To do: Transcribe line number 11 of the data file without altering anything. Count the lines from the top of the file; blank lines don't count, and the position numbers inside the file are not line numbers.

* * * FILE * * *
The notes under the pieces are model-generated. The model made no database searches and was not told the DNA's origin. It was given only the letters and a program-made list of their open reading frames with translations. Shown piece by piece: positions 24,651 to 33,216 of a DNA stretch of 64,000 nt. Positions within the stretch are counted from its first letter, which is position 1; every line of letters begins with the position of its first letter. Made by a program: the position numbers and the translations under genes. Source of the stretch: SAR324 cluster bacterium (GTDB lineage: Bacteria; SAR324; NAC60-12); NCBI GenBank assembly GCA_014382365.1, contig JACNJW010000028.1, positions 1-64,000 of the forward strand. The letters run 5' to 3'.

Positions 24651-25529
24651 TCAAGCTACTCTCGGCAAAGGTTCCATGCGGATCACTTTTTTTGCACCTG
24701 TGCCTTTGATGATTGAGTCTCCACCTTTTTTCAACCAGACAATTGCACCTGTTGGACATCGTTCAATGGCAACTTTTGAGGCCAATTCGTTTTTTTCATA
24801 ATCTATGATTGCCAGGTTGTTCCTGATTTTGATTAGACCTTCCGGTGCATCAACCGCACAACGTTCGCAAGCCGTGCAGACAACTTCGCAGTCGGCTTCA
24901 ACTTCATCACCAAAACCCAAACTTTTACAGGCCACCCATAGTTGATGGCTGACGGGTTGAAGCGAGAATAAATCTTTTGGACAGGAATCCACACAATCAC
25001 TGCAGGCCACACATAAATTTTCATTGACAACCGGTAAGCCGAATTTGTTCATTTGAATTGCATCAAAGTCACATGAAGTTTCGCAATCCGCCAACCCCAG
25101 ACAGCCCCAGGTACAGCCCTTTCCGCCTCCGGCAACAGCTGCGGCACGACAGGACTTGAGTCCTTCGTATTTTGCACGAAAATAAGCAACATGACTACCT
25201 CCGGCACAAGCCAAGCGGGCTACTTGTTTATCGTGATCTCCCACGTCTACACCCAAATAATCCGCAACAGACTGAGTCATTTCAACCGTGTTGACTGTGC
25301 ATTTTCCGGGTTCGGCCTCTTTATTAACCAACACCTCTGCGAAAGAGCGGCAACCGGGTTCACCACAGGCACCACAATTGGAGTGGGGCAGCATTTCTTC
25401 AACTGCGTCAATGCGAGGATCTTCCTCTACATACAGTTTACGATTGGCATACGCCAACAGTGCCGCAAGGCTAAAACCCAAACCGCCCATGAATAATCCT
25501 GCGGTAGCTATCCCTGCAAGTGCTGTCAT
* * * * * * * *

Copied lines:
25401 AACTGCGTCAATGCGAGGATCTTCCTCTACATACAGTTTACGATTGGCATACGCCAACAGTGCCGCAAGGCTAAAACCCAAACCGCCCATGAATAATCCT